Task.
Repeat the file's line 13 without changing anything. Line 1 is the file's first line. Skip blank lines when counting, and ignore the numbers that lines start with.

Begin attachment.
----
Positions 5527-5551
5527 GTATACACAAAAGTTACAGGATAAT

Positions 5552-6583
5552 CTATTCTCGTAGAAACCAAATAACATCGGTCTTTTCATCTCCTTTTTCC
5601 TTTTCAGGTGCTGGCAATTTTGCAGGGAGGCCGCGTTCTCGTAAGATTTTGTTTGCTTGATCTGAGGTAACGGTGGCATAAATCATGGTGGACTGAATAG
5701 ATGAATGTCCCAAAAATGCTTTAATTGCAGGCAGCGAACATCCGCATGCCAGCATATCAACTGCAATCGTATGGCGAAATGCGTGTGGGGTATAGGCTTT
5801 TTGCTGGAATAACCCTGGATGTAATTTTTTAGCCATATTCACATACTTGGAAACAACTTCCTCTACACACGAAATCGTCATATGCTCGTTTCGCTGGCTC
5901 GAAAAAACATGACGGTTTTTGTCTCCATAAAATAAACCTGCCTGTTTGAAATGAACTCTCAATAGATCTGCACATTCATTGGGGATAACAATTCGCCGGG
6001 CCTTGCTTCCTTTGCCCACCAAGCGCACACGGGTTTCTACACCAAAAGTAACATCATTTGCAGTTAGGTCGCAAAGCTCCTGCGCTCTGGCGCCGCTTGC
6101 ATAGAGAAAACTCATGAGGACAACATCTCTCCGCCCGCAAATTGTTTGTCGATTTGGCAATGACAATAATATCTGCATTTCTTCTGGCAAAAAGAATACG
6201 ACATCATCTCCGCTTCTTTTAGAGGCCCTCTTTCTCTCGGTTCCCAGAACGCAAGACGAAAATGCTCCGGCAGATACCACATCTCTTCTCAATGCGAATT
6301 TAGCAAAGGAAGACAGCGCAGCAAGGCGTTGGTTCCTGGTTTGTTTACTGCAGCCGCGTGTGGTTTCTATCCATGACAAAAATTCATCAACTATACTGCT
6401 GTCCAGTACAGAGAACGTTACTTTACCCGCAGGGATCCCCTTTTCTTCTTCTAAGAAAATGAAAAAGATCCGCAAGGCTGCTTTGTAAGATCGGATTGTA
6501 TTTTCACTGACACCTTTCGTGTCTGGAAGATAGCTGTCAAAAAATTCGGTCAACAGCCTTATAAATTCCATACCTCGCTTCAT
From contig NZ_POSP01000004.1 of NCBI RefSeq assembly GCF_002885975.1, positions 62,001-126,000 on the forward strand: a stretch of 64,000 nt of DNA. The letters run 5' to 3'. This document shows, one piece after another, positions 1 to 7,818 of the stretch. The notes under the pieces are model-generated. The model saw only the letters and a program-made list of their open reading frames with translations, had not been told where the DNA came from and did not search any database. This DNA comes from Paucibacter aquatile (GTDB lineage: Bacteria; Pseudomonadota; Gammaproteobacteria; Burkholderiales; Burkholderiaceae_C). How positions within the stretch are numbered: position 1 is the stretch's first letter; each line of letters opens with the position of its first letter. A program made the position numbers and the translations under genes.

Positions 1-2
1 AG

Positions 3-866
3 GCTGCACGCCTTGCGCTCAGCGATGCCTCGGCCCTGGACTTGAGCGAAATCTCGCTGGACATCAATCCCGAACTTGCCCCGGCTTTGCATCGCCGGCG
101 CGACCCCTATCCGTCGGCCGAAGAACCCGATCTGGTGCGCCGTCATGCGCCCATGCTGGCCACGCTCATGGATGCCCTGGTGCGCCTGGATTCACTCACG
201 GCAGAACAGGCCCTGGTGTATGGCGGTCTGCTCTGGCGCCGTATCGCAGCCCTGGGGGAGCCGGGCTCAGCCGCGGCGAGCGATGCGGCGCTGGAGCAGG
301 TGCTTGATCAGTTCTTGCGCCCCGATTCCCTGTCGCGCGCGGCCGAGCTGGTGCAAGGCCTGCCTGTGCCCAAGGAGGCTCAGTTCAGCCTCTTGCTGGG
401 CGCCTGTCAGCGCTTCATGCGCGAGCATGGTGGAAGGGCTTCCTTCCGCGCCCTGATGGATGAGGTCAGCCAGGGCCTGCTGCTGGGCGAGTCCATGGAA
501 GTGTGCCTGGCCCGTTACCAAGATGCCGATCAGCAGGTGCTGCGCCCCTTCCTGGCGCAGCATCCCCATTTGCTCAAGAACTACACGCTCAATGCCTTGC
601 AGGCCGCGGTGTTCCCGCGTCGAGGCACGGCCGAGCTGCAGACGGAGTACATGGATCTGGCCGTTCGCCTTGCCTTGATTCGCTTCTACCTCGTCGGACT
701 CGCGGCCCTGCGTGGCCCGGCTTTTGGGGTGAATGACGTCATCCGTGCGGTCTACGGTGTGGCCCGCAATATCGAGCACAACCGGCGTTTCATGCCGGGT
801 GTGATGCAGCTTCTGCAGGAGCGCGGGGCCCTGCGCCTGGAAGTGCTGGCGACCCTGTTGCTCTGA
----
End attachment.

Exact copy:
6401 GTCCAGTACAGAGAACGTTACTTTACCCGCAGGGATCCCCTTTTCTTCTTCTAAGAAAATGAAAAAGATCCGCAAGGCTGCTTTGTAAGATCGGATTGTA